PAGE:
The canonization has begun. Ratan Tata says investors not yet in Gujarat are “stupid”. Anil Ambani and Sunil Bharti Mittal hope to see Gujarat’s chief minister, Narendra Modi, as India’s prime minister. Kumar Mangalam Birla, Mukesh Ambani and Shashi Ruia have joined the chorus of approval.
Businesses like Modi because he has rejuvenated Gujarat. Under his watch, the state has upgraded ports and improved the quality of roads dramatically. He is credited with reducing corruption, eliminating red tape, providing uninterrupted electricity to all villages and harnessing rainwater. The number of girls attending and staying in schools has risen. Gujarat’s bureaucracy swears by Modi. At last week’s Vibrant Gujarat Global Investors’ Summit, investors promised projects worth Rs12 trillion, or $247 billion. That dwarfs commitments for the entire country.
You might think that Gujarat is outracing and outpacing India, and Modi is singularly responsible for the boom. In fact, according to the Centre for Monitoring Indian Economy, Gujarat commanded a huge lead over other states: In September 1995, the state’s share was 14.45% of all projects under implementation in the country. At 9.43%, its nearest rival, Maharashtra, was a poor second. Maharashtra overtook Gujarat, but in December 2001 its lead over Gujarat was less than a percentage point.
Then something happened, and by September 2002, Gujarat’s share fell to 8.78%; three years later, it was down to 7.67%, with Orissa ahead of Gujarat, and Karnataka close behind. Since then, Gujarat has recovered, but only slowly, and today commands 9.57% of investments in India. It is behind Orissa and Andhra Pradesh. Maharashtra is only half a per cent behind, and Haryana, West Bengal and Karnataka are trying to catch up.
That “something” is the post-Godhra violence. From 2002, smart money began investing elsewhere. It has since started returning, but despite Modi’s administrative skills, his state no longer leads the inward investment tables.
This is not to undermine Gujarat, but last week’s planned investments are only memorandums of understanding (MoUs). A study of foreign direct investments in China in the 1990s showed that China’s claimed foreign direct investment was typically six-eight times larger than actual inflow. The statistics included the cost of land the government was giving; most projects included loans from financial institutions, as well as other in-kind contributions. The figure of $247 billion should be seen in this perspective.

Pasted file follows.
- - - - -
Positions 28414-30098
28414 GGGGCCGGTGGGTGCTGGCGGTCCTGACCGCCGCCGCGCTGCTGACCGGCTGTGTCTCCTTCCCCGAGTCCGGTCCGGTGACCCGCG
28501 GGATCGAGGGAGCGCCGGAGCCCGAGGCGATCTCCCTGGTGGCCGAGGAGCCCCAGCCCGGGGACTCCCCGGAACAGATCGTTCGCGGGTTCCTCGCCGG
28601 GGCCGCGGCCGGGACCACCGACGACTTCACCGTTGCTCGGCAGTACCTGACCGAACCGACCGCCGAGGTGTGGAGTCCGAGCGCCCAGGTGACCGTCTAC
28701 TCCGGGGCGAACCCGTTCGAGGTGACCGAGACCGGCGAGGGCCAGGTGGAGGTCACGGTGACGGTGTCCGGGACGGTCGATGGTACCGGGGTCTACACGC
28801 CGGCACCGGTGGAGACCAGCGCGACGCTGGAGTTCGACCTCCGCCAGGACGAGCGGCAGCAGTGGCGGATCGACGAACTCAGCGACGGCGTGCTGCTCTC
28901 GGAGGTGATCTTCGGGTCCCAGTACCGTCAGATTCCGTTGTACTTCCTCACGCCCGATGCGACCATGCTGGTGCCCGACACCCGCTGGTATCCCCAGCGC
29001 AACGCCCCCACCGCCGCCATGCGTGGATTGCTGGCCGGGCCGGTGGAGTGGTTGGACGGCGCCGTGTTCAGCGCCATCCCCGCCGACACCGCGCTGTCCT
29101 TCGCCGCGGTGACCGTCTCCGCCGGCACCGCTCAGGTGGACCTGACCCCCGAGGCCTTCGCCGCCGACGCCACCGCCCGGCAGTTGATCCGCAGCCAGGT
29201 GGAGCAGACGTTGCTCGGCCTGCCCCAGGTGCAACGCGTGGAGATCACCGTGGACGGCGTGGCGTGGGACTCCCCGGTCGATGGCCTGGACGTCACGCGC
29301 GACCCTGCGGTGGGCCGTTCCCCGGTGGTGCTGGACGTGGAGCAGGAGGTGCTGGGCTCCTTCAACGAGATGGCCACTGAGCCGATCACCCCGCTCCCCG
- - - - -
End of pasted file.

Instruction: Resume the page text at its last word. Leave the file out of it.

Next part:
The MoUs raise more questions. For example, a 10,000MW coal-fired thermal power plant costs Rs40,000 crore, but one such investment is claimed to be worth Rs87,000 crore. Granted, the project includes a 5,000-acre special economic zone (SEZ), but an SEZ does not have to cost more than a major power plant. Infrastructure analysts say the figures for megawatt generation and power project costs don’t add up. Expansion plans for some ports and proposed townships appear significantly more than the cost of similar projects elsewhere in India. We must remember, then, that what were signed last week were MoUs, not cheques.
The sobering reality is that Gujarat had the lead in 1995 which it lost after the post-Godhra violence, and is trying to regain its erstwhile pre-eminent position. The fundamentals to attract investments—industrial peace, great infrastructure and ancillary industries—preceded Modi’s tenure. The Narmada dams were already under construction, workers polished diamonds in Palanpur, petrochemicals and cars were made in Vadodara, milk flowed from Anand, yarn churned out in Hazira and a refinery was being built in Jamnagar, much before Modi took office. Gujarat’s rural prosperity is substantially, though not entirely, due to significant remittances from overseas Gujaratis.
It is odd, therefore, to credit Modi with Gujarat’s vibrancy. And it is hard not to blame his government for the colossal failure to protect civilians during the anti-Muslim violence in 2002. That alone disqualifies him from holding office. But Gujaratis have continued to elect him. Fair enough; but the rest of India does not have to do so.
The story of the drop in Gujarat’s share of projects under implementation is not widely known; Modi’s governance hasn’t helped the state overcome the damage that massacre caused. Money went elsewhere and it is returning only now. Modi’s supporters say he has shown Muslims their place in India. He can probably make trains run on time as well. But at what cost to the nation?
Anil Ambani quoted his father, the late Dhirubhai, who called Modi “lambi race ka ghoda”, or the horse for the long race. The eyes of a champion thoroughbred are covered to prevent distractions and the jockey whips him, making him run faster. Such a horse only thinks of the destination, not how to get there.
Another Gujarati—Mohandas Karamchand Gandhi—saw it differently: “Our progress towards the goal will be in exact proportion to the purity of our means… As the means, so the end.”
He did not rush headlong; he walked alone.
Salil Tripathi is a writer based in London. Your comments are welcome at firstname.lastname@example.org